We conducted a population-based study of epilepsy in Prey Veng (Cambodia) to explore self-esteem, fear, discrimination, knowledge–attitude–practice (KAP), social-support, stigma, coping strategies, seizure-provoking factors, and patient-derived factors associated with quality of life (QOL).
The results are based on a cohort of 96 cases and matched controls (n = 192), randomly selected from the same source population. Various questionnaires were developed and validated for internal consistency (by split-half, Spearman-Brown prophecy, Kuder-Richardson 20), content clarity and soundness. Summary, descriptive statistics, classical tests of hypothesis were conducted. Uncorrected chi-square was used. Group comparison was done to determine statistically significant factors, for each domain, by conducting logistic regression; 95% confidence interval (CI) with 5% (two-sided) statistical significance was used.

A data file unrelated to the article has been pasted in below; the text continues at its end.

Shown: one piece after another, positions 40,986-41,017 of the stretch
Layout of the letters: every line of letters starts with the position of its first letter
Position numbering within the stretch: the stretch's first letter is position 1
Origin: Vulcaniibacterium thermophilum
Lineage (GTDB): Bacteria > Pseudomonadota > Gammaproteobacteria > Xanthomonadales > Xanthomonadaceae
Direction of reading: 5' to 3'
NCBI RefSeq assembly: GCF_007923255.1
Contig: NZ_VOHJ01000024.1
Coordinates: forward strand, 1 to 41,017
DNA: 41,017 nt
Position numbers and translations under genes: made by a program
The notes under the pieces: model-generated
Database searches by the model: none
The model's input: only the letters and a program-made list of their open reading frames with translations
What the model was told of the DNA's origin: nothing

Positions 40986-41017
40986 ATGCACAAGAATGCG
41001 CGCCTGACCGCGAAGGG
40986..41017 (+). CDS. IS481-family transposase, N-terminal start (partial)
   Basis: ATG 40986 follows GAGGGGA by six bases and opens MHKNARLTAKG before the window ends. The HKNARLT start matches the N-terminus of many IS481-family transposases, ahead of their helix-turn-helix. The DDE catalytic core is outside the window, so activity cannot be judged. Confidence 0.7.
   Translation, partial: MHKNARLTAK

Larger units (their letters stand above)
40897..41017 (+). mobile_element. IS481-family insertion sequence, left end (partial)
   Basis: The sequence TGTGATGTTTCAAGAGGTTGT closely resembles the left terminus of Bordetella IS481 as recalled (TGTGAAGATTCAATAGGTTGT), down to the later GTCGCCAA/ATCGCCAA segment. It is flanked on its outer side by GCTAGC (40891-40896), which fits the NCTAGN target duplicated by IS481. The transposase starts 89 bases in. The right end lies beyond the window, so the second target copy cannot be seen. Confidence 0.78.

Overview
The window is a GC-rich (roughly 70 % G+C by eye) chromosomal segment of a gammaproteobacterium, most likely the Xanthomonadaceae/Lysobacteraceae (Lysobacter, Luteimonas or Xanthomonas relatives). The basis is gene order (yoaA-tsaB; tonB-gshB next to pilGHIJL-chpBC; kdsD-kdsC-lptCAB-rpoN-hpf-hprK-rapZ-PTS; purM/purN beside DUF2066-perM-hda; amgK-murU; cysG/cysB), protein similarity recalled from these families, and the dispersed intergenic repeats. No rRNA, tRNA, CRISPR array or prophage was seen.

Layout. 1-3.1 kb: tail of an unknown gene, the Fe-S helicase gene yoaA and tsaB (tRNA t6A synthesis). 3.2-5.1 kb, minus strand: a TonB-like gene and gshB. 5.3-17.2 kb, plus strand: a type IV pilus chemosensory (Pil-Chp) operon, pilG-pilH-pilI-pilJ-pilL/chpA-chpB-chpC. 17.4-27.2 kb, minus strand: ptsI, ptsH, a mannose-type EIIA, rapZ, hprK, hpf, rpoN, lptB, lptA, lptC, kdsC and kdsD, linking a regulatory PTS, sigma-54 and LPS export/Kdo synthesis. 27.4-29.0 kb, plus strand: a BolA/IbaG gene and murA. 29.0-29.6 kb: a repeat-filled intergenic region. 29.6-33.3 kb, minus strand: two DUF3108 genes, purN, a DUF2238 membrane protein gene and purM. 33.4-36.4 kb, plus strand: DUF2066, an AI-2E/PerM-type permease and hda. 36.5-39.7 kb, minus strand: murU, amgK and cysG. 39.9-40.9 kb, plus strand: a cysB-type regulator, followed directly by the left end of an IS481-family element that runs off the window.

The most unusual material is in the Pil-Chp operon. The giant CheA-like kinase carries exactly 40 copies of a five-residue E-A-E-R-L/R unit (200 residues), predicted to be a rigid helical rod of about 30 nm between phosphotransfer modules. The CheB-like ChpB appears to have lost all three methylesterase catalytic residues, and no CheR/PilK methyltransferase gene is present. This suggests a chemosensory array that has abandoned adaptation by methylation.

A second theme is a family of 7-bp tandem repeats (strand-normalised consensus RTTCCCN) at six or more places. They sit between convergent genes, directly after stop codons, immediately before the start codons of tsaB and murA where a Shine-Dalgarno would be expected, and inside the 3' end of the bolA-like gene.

All questionnaires had high internal consistency. Stress was relevant in 14.0% cases, concealment in 6.2%, denial in 8.3%, negative feelings in public in 3.0%. Mean self-esteem was 7.5, range 0–8, related to seizure frequency. Mean discrimination was least during social interactions. Coping strategies were positive (e.g. look for treatment). Postictal headache, anger, no nearby health facility, etc. were associated with QOL.
The reliability of our questionnaires was high. A positive social environment was noted with many infrequent social and personal prejudices. Not all populations should (by default) be considered as stigmatized or equipped with poor KAP. We addressed themes that have been incompletely evaluated, and our approach could therefore become a model for other projects.